I just finished this week’s journal entry for philosophy day’s last class, Environmental Philosophy. Env Phil is an interesting mix of people, both of interests (biology, environmental studies, undetermined, and political science, as I’m the only anthro major) and age (first years through seniors). Each week, the class follows a specific routine: Tuesdays feature a student presentation on some hot button issue, followed by lecture or discussion on weekend readings, and Thursdays are always discussions of readings and a followup on Tuesday’s discussion. Field trips intersperse among discussion weeks – our next trip is next week (to the Luther Gardens)!
While we’ve covered a lot of ground, from industrial globalization (Vandana Shiva) to energy (tour of Luther energy sources) to food choices (Peter Singer, tour of dairy) to the Precautionary Principle, class is now finishing a selection of essays from Aldo Leopold. This week’s presentation focused on off-shore oil drilling. Semester-long projects to change something on campus wrapped up as students, my group included, presented on our results. Wilderness as a legal designation and wilderness on campus took up the rest of the week. As a guide for canoe trips into state and federally owned forests and landscapes, I am invested in maintaining and “preserving” wilderness areas, but unbeknownst to me, the areas where I guide are not “de jure” wilderness. Leopold advocated for less of a preservation ethic and more of a sustainable-use ethic, so our culture believes that at least 1 million acres (50% of which are in Alaska) should be absolutely untouched after the year that land was legislated as wilderness, regardless of the level of human action before that legal label.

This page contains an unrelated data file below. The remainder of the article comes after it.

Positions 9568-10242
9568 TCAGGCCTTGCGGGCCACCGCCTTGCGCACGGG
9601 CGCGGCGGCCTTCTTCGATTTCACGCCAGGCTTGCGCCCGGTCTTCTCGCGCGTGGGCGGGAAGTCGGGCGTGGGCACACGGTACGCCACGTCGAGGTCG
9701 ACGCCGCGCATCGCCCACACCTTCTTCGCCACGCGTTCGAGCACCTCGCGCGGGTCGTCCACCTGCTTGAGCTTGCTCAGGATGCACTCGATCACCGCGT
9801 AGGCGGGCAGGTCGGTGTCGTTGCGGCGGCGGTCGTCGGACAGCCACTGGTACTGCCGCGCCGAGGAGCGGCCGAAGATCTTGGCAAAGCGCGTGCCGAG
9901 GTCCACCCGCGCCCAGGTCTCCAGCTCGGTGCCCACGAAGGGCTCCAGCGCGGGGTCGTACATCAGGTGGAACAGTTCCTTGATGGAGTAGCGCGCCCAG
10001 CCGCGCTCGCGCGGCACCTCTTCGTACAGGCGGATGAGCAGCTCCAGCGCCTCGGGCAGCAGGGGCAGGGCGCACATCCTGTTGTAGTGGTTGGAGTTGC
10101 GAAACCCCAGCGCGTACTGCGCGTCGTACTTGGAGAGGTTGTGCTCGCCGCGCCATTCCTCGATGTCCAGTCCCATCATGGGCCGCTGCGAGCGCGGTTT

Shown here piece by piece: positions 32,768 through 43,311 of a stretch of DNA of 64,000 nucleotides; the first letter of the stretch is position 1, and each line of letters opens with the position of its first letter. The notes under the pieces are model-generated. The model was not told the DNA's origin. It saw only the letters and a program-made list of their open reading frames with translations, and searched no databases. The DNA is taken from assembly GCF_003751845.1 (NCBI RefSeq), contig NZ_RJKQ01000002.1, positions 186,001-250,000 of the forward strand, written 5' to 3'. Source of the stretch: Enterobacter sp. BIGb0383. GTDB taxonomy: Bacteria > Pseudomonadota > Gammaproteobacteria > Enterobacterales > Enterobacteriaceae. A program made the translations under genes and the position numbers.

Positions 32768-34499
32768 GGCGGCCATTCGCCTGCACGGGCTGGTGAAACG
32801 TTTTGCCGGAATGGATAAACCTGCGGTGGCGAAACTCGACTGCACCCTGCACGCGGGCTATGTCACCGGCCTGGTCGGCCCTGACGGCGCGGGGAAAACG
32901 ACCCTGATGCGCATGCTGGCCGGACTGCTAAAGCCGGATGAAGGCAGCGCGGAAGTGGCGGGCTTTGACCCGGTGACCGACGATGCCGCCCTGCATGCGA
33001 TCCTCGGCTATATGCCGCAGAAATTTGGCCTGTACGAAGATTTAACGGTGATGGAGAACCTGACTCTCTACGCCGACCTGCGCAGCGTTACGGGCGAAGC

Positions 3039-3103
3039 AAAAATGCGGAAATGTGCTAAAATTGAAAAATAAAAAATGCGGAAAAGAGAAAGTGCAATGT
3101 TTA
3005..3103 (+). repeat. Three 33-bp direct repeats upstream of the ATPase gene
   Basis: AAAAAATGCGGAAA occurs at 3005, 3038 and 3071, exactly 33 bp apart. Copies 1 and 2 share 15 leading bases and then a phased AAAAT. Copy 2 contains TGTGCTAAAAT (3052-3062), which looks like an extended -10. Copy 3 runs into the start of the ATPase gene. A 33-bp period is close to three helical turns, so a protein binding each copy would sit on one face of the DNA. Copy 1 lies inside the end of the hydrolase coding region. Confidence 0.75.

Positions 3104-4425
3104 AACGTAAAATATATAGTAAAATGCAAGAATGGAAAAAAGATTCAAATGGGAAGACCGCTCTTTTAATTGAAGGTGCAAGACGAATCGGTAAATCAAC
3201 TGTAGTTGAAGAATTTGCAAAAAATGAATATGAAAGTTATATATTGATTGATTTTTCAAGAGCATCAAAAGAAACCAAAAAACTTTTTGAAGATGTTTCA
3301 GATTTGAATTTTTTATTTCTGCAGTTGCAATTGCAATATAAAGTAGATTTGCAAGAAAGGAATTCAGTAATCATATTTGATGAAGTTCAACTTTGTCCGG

In contrast to S&CC, where we focus on one book at a time, Env Phil dabbles in several books over the course of the semester. This week we dipped back into James Farrell’s The Nature of College, in which a St. Olaf College professor envisions and critiques college culture as a microcosm of American mainstream society. Keeping in the theme of wilderness, this week’s chapter analyzed wild parties, defined as social gatherings that encourage alcoholic and drug imbibing, “spontaneous” actions, (hopefully unsuccessful) hookups, and mangling of building/house furniture, decorations, and each other. Farrell (patronizingly) postulated that students, and by reflection, adults, want to escape from meaningless lives by pursuing fun at all costs (physical, emotional, social, externalized, etc). Though I am an American college student coming from a similar college, I have never seen anything like that outside from media. Luther has a different party culture, but the red flags Farrell saw underlying partying are applicable to my peers’ experiences as well. In binge drinking, a common college concern, partakers exhibit a level of regard for their bodies and their environment that concerned Farrell. Referencing Thoreau and “flow” psychologists, Farrell advocated for reveling in fun that might happen in any activity, regardless of whether that activity ostensibly is work or leisure.
My weekend plans include wilderness (bouldering, slacklining, frisbeeing, and kite flying at Decorah’s Pulpit Rock with friends). Do yours?